After much controversy, Showa Denko was found guilty of negligence and was then forced to pay compensation payments to all those affected by Niigata Minamata disease. In the year that Niigata Minamata was discovered, 26 people were designated disease patients, and five died as a result of the methylmercury poisoning.

Yokkaichi asthma

Yokkaichi is a city in the center of Japan in Mie Prefecture; known as the "town of petroleum" as it produces almost a quarter of the total petroleum in Japan.[10] Construction of the first oil refinery in this area first began in 1955[11] and after construction many respiratory diseases emerged within the city and among neighboring districts.

Cause of Yokkaichi asthma

In the middle of this city was the largest heavy oil-fired power station and refinery in Japan during this time period. Unfortunately, this refinery was not equipped with machines that could lower sulfur dioxide emissions before releasing them into the air. In the early 1960s, respiratory diseases began to emerge in the general population of Yokkaichi and even in some neighboring districts. This increase in respiratory problems was then specified as Yokkaichi asthma. This form of asthma was prevalent within Yokkaichi—5–10% of inhabitants aged 40 in Yokkaichi were reported to have chronic bronchitis, whereas less than 3% had the same disease in non-polluted areas.[12]

Yokkaichi asthma relief system

To offer support for many of the people affected by disease, a public release system for air pollution was established in 1965. This set forth that all people in the Yokkaichi area who met the following criteria were paid by the program:

  1. Specific diseases such as bronchial asthma, chronic bronchitis, pulmonary emphysema, and their complications.
  2. In specific areas where the prevalence of that disease has increased.
  3. Three years of residence within the specified area.

Today, there are many laws regulating the amount of sulfur dioxide a factory can release into the air. These laws help keep the disaster of Yokkaichi Asthma from happening once again within Japan's borders.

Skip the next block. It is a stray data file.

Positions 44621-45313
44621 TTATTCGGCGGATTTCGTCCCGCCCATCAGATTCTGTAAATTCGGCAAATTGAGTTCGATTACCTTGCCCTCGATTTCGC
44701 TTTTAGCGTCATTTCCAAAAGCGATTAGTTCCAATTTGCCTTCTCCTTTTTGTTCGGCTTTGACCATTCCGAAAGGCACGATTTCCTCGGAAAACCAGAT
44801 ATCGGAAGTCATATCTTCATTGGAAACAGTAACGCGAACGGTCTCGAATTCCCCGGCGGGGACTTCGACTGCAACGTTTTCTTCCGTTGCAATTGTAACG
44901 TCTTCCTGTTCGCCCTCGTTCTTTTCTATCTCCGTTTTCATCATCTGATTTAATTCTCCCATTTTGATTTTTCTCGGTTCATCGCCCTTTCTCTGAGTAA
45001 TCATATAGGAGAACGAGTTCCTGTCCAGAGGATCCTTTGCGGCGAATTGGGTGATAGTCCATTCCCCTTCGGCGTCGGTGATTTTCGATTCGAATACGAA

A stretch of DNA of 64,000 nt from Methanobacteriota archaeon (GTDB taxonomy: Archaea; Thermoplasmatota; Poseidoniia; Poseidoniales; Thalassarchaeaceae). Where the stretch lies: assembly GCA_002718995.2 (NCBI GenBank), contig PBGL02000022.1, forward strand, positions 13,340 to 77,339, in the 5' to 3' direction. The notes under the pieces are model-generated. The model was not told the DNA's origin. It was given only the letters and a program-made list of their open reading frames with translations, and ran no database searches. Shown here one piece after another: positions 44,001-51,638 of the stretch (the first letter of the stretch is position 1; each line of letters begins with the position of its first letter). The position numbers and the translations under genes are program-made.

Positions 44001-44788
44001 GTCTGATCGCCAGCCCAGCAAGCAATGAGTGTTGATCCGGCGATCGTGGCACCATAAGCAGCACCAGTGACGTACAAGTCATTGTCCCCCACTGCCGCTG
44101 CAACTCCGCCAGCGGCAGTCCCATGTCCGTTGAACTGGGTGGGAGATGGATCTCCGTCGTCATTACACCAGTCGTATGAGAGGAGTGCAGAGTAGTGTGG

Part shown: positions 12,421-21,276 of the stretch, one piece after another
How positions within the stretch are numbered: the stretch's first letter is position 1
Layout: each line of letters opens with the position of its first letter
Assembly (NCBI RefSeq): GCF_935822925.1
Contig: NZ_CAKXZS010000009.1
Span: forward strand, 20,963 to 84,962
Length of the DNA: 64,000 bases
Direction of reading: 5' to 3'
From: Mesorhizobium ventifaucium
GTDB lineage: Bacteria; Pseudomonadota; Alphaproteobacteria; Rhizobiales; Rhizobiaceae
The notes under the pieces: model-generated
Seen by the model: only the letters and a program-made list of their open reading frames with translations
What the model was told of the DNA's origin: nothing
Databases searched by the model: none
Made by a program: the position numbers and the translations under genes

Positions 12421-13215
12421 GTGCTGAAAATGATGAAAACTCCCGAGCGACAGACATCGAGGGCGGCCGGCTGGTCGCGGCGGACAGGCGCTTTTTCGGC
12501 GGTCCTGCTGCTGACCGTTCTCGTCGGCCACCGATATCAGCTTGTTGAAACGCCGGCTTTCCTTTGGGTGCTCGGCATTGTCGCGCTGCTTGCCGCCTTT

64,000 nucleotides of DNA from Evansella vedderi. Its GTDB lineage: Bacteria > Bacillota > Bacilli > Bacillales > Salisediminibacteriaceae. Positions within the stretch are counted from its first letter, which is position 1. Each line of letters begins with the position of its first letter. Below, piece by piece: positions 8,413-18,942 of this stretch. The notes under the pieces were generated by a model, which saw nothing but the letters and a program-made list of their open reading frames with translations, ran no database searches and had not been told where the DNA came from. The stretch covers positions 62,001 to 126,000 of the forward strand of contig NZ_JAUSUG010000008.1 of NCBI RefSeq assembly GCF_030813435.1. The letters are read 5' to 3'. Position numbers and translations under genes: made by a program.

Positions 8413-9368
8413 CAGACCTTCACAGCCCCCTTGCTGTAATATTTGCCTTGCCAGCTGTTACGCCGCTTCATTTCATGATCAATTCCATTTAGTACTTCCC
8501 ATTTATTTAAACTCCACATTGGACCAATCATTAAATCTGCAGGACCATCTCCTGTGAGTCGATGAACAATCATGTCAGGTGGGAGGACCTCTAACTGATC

See also

An-naka zinc refinery and cadmium pollution, Japan


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  2. Kawamura, Hiroki (2018). "The relation between law and technology in Japan: liability for technology-related mass damage in the cases of Minamata disease, asbestos, and the Fukushima Daiichi nuclear disaster". Contemporary Japan. 30 (1): 3–27. doi:10.1080/18692729.2018.1423459. S2CID 159882741.
  3. "The Wound Left by the Sharp Knife of Industrial Pollution". Retrieved 10 November 2013.
  4. Hamilton, Joshua W. "What is ouch ouch or Itai itai disease?". McGraw Hill Education. Archived from the original on 13 November 2013. Retrieved 10 November 2013.
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  6. "Minamata Disease The History and Measures". Ministry of the Environment, Government of Japan. Retrieved 23 October 2013.
  7. Griesbauer, Laura. "The Minamata Bay Incident".
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  9. "VII. Rediscovery of the Minamata disease in Niigata". Retrieved 23 October 2013.
  11. "AIR POLLUTION IN YOKKAICHI AREA WITH SPECIAL REGARDS TO THE PROBLEM OF "YOKKAICHI -ASTHMA"". Department of Public Health, School of Medicine, Mie Prefectural University, Torii-cho, Tsu, Mie-Ken.
  12. Guo, Peng; Yokoyama, Kazuhito; Suenaga, Masami; Kida, Hirotaka (2008). "Mortality and life expectancy of Yokkaichi Asthma patients, Japan: Late effects of air pollution in 1960–70s". Environmental Health. 7: 8. doi:10.1186/1476-069X-7-8. PMC 2311286. PMID 18302742.